• Another resolution I made was to eat at least one salad every seven days. It sounds lame, but if you knew how badly I eat, you'd have to acknowledge that it is a big improvement. I probably ate less than five salads in 2008, but in 2009 I managed to eat 53. While I didn't strictly adhere to the "every seven days" regime, at least my average was better than once a week.

  • In May 2008, I started weight training regularly again, so I made several resolutions for 2009 based on training goals. My first objective was to deadlift my body weight, which I achieved in March. My next goal was to deadlift my entire weight set, which, to be honest, isn't a whole lot more than my body weight anyway. Although I managed to pull 300 lbs. from the floor in May, I repeatedly failed to lift 305. Since the entire weight set is 310 lbs., I didn't quite make it (I identified grip strength as my weak point in this exercise). Then I changed my workout program for summer and never got back into deadlifting. Another resolution was to do 20 push-ups in a set, which I did several times. I'm sure that sounds like nothing to you skinny bastards out there, but at my weight that's like doing 20 reps of a 180 lb. bench press. My final resolution was to commit to more frequent workouts, but I reconsidered that one. Increasing frequency can be counterproductive because the time between workouts is when muscles grow, and I had found a workout interval that worked well for me. But then I stopped lifting regularly in September, so I'll mark that one as a failure.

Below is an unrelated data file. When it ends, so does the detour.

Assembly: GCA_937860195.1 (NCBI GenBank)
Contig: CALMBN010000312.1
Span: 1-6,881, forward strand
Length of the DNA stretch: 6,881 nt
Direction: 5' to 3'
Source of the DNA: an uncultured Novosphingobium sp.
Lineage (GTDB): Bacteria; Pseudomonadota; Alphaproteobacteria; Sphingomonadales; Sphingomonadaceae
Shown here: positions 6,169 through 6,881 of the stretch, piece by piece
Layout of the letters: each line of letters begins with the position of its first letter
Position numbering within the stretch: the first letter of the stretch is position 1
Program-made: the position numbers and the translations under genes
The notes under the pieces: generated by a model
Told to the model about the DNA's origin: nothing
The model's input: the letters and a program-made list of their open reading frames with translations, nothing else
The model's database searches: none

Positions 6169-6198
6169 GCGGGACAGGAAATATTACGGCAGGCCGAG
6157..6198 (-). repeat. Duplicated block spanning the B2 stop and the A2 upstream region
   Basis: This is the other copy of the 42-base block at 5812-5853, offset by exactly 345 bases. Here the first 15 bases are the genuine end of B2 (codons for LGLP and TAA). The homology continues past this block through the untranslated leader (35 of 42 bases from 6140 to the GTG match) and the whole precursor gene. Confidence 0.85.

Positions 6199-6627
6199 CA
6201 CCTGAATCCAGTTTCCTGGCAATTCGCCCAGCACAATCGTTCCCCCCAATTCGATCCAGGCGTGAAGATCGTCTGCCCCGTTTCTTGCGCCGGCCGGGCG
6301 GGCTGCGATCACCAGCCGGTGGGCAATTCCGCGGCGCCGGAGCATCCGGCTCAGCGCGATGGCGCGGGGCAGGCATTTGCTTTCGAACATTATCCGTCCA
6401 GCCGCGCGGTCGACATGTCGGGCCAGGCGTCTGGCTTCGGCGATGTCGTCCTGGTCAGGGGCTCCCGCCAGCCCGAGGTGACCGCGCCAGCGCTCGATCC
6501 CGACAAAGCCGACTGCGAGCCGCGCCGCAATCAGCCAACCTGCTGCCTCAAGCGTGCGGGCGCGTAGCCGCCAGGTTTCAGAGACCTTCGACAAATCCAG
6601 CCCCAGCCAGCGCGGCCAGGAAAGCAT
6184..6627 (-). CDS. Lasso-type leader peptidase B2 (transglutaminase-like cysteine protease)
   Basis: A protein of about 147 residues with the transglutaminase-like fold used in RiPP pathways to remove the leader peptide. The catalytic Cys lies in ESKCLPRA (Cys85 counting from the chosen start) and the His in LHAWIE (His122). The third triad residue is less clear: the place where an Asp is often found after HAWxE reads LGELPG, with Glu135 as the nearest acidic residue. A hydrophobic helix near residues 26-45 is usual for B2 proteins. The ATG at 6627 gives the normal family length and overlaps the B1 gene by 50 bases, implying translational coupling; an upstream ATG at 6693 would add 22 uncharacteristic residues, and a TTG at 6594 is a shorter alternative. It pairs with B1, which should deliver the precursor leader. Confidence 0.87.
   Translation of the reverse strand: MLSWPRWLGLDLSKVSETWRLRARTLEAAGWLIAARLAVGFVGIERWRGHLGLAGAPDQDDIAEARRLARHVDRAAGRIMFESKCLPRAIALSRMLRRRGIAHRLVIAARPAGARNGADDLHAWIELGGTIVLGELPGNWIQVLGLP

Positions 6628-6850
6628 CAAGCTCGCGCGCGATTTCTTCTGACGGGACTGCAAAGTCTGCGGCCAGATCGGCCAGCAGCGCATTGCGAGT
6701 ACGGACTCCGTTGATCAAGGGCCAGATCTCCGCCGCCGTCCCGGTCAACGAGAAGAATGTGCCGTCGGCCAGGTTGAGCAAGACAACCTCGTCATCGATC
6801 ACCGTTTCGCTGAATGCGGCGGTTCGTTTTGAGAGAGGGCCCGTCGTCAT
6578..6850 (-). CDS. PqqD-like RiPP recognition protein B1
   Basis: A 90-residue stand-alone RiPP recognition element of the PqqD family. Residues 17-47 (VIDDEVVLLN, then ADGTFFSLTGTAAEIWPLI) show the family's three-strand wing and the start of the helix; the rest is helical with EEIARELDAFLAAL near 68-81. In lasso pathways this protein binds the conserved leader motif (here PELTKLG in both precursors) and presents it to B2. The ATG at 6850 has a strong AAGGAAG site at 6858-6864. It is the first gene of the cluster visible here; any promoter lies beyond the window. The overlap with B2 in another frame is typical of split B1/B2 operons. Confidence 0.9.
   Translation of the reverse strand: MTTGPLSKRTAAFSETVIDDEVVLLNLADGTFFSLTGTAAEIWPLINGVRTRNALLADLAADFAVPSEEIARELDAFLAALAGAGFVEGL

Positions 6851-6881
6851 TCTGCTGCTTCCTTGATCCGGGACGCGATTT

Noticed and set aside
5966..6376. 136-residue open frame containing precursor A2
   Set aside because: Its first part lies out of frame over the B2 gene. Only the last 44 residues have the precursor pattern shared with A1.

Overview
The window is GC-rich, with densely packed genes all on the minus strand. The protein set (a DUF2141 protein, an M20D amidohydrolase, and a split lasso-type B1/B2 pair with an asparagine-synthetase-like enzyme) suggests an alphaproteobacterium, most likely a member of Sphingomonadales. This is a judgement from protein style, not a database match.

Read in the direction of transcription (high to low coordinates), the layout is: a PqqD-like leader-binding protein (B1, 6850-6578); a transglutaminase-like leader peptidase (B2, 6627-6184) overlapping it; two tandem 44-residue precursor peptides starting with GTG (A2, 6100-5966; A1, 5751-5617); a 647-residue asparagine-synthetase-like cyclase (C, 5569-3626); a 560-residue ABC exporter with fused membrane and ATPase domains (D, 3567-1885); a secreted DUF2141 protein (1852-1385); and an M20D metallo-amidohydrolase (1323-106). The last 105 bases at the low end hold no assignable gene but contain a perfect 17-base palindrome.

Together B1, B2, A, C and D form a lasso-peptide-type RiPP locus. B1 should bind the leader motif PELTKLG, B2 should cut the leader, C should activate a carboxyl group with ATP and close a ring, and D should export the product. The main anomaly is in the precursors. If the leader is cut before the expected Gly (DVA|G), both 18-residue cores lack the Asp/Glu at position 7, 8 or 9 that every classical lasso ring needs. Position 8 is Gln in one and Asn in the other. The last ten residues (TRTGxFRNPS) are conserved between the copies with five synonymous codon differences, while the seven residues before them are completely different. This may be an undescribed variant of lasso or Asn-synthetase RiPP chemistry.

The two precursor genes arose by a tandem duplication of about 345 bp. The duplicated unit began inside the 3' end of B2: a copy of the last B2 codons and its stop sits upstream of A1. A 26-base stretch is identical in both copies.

• Almost as an afterthought, I made a resolution to lose 25 lbs., which would be fairly modest given my immense mass. My weight never varied more than five or six lbs. throughout the year. I never made much of an effort to eat less or exercise more, so I can't say I'm surprised or even particularly disappointed by this failure.
All in all, I guess I didn't do too badly. I succeeded at the resolutions where I made the greatest effort and commitment. Throwing away my gains from weight training by blowing it off for the last few months of the year was a big mistake, though. Why did I stop lifting when I was making progress and enjoying it? Who the Hell knows?

Just In Case...

Just in case I counted incorrectly somewhere along the way, I managed to finish a 101st book in the waning hours of 2009.

The Worst Noel: Hellish Holiday Tales - Like Christmas Sucks, this collection of essays had a lot of potential and failed to deliver. My biggest complaint is that it seems like half the essays are written by Jews, which is just weird for a book about Christmas experiences. The conflict between celebrating secular Christmas while religiously respecting Hanukkah is so obvious that including more than one or two takes on that angle is overkill. Alas, most of the Christian writers don't contribute memorable tales either. A few of the essays aren't bad, and most have an amusing moment or two, but this book is not really worth buying or even borrowing. I only paid $4 at Half Price Books, but I wish I had checked the reviews first. I'm glad the Ditka book was number 100, not this waste of time and paper.

Final tally: 101 books finished, 96 books acquired